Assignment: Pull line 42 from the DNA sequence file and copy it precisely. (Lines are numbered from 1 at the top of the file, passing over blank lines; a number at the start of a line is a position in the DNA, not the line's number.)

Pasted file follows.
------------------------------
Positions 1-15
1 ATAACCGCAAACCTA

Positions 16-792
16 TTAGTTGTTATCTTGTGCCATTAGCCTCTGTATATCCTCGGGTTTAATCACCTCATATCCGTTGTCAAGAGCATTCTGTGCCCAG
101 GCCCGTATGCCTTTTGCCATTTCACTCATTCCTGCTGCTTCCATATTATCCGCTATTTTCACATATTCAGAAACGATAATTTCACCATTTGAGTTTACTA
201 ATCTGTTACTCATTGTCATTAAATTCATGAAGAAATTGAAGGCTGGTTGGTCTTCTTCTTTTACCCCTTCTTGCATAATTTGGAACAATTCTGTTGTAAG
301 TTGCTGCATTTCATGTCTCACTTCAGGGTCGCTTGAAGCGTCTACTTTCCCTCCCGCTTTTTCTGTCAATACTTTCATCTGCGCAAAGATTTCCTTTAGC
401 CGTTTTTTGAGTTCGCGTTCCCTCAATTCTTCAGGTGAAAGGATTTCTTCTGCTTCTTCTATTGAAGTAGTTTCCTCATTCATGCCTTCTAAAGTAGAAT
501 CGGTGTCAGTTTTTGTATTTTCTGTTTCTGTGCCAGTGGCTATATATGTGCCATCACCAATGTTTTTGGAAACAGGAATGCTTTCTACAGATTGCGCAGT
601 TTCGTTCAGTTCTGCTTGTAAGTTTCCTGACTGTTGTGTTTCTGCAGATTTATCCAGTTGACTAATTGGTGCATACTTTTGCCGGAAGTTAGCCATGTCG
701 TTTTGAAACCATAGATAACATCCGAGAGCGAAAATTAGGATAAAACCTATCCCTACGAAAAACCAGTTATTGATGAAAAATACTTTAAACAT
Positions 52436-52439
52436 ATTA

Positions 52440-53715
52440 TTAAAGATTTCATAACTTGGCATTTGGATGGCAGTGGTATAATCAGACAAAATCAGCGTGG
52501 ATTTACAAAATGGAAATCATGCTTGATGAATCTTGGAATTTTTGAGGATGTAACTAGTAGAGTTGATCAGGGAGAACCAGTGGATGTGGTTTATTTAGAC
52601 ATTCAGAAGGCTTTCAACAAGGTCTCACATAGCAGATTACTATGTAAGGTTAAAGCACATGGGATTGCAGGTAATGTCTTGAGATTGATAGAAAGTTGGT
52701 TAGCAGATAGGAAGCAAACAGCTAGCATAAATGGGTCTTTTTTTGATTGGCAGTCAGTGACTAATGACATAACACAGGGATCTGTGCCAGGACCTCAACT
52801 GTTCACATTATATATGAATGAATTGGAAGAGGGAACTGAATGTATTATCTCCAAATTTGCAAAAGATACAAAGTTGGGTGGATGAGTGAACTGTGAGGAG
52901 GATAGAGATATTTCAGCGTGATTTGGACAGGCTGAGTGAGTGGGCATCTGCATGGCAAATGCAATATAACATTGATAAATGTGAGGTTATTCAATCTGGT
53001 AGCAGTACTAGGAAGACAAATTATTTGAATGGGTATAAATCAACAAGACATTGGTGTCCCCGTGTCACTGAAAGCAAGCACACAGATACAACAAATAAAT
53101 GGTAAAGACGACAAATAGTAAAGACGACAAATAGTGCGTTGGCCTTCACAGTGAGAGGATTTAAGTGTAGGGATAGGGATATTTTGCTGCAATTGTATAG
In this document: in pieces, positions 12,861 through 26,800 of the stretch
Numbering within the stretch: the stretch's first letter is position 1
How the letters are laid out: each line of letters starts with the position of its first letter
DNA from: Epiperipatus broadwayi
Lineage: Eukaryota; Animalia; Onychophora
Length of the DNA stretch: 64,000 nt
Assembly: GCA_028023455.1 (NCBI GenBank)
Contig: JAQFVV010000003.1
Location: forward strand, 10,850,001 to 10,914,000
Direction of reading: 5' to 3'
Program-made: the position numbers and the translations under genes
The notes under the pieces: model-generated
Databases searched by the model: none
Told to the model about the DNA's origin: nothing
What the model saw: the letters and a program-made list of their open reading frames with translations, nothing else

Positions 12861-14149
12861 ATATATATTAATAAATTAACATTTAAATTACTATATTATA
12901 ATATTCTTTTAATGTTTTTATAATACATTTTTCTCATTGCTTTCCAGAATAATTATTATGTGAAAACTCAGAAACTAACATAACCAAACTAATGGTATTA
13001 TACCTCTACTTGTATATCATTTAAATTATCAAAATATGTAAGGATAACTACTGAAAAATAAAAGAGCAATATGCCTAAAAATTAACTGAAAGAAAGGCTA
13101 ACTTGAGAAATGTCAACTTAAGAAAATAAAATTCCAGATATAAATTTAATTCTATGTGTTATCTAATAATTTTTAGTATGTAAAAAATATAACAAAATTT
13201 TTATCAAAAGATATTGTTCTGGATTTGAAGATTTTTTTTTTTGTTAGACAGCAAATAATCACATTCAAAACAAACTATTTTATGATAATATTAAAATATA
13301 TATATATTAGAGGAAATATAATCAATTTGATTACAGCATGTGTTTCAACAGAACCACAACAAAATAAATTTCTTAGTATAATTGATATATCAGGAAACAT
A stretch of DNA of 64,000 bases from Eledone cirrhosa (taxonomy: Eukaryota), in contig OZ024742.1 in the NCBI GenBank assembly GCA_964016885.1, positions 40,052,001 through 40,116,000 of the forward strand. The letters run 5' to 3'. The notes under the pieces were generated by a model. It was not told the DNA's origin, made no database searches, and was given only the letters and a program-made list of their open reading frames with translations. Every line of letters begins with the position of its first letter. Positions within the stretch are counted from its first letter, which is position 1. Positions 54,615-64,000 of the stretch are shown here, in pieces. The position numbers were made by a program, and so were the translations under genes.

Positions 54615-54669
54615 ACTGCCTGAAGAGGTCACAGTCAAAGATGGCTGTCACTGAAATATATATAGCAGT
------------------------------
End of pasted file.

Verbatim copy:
13101 ACTTGAGAAATGTCAACTTAAGAAAATAAAATTCCAGATATAAATTTAATTCTATGTGTTATCTAATAATTTTTAGTATGTAAAAAATATAACAAAATTT